4. For maximum thickening and to let the flavors meld, chill for 30 minutes, and then briefly blend or whisk before pouring atop your salad. Can be gently heated and served with steamed vegetables, if desired.

About Author

Alisa is the founder of, Food Editor for Allergic Living magazine, and author of the best-selling dairy-free book, Go Dairy Free: The Guide and Cookbook for Milk Allergies, Lactose Intolerance, and Casein-Free Living, and the new cookbook, Eat Dairy Free: Your Essential Cookbook for Everyday Meals, Snacks, and Sweets. Alisa is also a professional recipe creator and product ambassador for the natural food industry.


  1. I’m allergic to penicillin and other types of mold. Cashews and peanuts used to make me pretty ill….as they are covered with mold you can’t see. I read an interesting suggestion that if you soak them for 10 minutes in powdered Vitamin C (ascorbic acid), it will kill the mold. It worked for me…no more stomach aches and skin rashes! Wanted to share this to help others. BTW…jarred Peanut butter has the highest concentration of mold.

  2. Arlene Fiorella on

    Can i put this on pasta as a hot dish? Looking for a sauce without tomatoes, carrots and beets. Thank you

    • Without testing, I can’t give you a firm answer. But you can try coconut cream or another nut (macadamias will probably work well). Sunflower seeds work in theory, but they do have a pronounced taste.

  3. This looks so good! However, cashews give me migraines. Wondering if I could substitute almonds and unsweetened almond milk?

  4. Alisa, I just made this dressing/sauce, I am going to put it on my Salmon that I am making for dinner. I just tasted it with a spoon, and it tastes really good, but there is. slight bitterness to it that I don’t like, could that be the dry mustard? If so, I would just eliminate the mustard next time. Also couldn’t find sugar free cashew milk, but the cashew milk I got only had 2 grams of sugar in an entire cup, that shouldn’t affect anything, should it?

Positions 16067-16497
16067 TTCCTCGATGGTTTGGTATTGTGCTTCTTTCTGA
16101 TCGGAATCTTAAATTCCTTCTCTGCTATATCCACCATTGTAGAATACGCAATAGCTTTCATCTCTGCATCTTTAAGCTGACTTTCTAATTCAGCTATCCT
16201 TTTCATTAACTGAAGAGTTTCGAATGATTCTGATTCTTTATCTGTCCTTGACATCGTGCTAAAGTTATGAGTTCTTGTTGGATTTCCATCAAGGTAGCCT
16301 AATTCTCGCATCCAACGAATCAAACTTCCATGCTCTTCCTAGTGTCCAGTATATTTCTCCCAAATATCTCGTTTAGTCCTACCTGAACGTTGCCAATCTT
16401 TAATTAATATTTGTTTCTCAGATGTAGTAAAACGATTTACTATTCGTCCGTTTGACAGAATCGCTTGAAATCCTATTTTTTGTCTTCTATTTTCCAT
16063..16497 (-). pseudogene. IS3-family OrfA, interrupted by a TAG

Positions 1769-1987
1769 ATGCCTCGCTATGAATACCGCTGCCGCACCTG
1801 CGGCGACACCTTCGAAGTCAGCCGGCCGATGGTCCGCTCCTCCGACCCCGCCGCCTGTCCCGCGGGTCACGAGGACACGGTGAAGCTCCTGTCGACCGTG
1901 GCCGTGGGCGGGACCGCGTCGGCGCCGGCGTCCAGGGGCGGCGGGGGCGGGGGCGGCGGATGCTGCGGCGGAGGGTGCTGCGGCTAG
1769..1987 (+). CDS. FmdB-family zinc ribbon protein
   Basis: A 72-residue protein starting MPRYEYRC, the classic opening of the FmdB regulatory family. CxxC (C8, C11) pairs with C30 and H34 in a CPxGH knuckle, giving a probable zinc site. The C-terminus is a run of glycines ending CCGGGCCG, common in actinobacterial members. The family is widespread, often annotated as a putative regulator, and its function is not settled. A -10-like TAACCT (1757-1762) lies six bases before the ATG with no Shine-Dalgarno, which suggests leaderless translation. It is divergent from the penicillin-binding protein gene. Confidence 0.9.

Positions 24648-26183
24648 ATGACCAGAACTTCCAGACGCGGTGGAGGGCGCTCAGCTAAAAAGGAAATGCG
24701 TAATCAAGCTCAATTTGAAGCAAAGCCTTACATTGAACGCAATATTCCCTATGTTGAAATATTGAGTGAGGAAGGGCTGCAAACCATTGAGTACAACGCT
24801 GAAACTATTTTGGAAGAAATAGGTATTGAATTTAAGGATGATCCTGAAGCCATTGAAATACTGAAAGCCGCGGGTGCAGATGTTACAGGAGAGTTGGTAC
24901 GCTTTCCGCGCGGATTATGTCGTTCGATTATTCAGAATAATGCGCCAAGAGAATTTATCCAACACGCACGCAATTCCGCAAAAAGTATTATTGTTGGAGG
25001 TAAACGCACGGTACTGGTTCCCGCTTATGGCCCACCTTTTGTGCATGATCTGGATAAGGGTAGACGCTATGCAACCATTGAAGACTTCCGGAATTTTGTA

• Hi Robin, it could be the mustard – they do vary, I have bought one that was a little bitter before. However, it might be the curry or turmeric. Those both have a bitterness to them that some people really detect. To cut it, you can lightly saute the spices in a little bit of oil before adding to the recipe. I use very moderate amounts of turmeric myself because I find it bitter, but you might be even more sensitive than me!

      • Thank you for your quick reply. I love curry and drink turmeric tea, so don’t think it is either of those. I will try cutting the mustard in half and see if that makes a difference. I am thinking maybe cutting the turmeric and upping the ginger as well. Thanks for your feedback.

  5. Safari Redmond on

    Does this dressing help acid reflux? The ingredients seems to cause acid reflux. Like mustard and spices.

    • I haven’t tested it, so it’s hard to say (in terms of both flavor and richness), but you could try replacing the cashews with coconut cream, oil (a neutral-tasting one), or another nut, like almonds or macadamias.

  6. Hi
    I need a salad dressing that is dairy free and vinegar free …..has anyone ever left out the vinegar in the recipe?

    • I haven’t tested it, but probably. Pine nuts aren’t as neutral in flavor, so it will influence the taste a bit, and they are oilier, so they might not thicken it as much. But I still think they would work.